How do you control who can access your Power Pages?
It seemed like only yesterday that Microsoft launched Microsoft Power Apps Portals – an application for deploying useful Power Apps for the web. But already this has been moved on in favour of Microsoft Power Pages. Discover more about the features of Microsoft Power Pages and how Power Pages licensing works:
What Is Microsoft Power Pages?
The application allows users to create and manage low-code business websites with ease. Whether you want to showcase your products, services, events, or insights, Power Pages enables users to build engaging and interactive web pages.
Web pages can be connected to business processes and data sources such as Power BI, Excel, SharePoint, Dynamics 365, and more.
In this blog, we’ll explain Microsoft Power Pages licensing and how you can benefit from using the application.
Is Power Pages The Same As Power Apps Portals?
Microsoft Power Pages is a standalone product that doesn’t require any other Microsoft products or services to run. However, you can integrate it with other Microsoft solutions such as Power BI, Power Apps, Power Automate, and Dynamics 365 to enhance your website functionality and user experience.
Microsoft Power Pages is the successor of Microsoft Power Apps Portals; renamed in January 2023. Power Pages offers several new features and capabilities that speed up and simplify the process of building engaging web experiences for your customers, partners and employees. Some of the key differences include:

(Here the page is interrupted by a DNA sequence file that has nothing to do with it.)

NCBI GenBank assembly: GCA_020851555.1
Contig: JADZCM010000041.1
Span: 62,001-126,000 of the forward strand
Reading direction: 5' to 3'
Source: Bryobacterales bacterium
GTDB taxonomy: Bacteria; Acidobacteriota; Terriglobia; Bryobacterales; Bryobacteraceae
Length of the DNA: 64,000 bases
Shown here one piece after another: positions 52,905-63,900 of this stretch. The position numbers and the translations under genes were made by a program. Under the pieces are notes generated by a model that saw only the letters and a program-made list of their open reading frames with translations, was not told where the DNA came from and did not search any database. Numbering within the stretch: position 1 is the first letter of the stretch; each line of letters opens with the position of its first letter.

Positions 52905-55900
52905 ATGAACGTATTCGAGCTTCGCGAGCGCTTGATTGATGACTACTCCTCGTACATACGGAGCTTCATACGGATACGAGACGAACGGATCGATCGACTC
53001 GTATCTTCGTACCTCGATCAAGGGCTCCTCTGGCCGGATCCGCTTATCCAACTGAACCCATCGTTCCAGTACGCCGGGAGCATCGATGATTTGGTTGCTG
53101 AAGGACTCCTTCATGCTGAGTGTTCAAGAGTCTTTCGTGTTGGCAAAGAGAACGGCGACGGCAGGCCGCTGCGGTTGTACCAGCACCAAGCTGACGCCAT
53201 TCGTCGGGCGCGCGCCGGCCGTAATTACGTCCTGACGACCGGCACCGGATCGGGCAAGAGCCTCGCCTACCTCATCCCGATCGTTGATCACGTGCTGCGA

- A new design studio that provides a fluid visual experience for creating and editing your pages. Users can either take advantage of customisable templates or start from scratch with drag-and-drop components.
- A new learning hub with tutorials, videos and samples. Users can also access community resources and support from within the hub.
- Power Apps Portals requires you to have a Dynamics 365 license to use it, while Power Pages doesn’t.
- Power Apps Portals has a more complex pricing model based on the number of page views and logins, while Power Pages has a simpler pricing model based on the number of web pages.
Microsoft Power Pages Licensing - Explained
You pay for Power Pages through two different types of website visitors: authenticated and unauthenticated users. Authenticated users are those who sign in to your website using an identity provider such as Azure Active Directory, Microsoft account, or social media account. Unauthenticated users are those who visit your website as a guest.
Power Pages licensing comes in the form of two different plans: prepaid subscription Power Pages licensing and pay-as-you-go Power Pages licensing. A prepaid subscription allows you to pay a fixed fee for a certain number of authenticated and anonymous users per website. Pay-as-you-go lets you pay only for the actual number of authenticated and anonymous users who visit your website.
Power Pages subscription licensing is based on monthly authenticated and anonymous users per website. This means that you can have multiple websites under one subscription plan, as long as the total number of users across all websites does not exceed the limit of your plan. You can also scale your plan up or down at any time.
Microsoft Outlines their pricing plan Here
Akita Intelligent Solutions is an experience Power Apps developer. Find out more about Power Apps and Power Pages: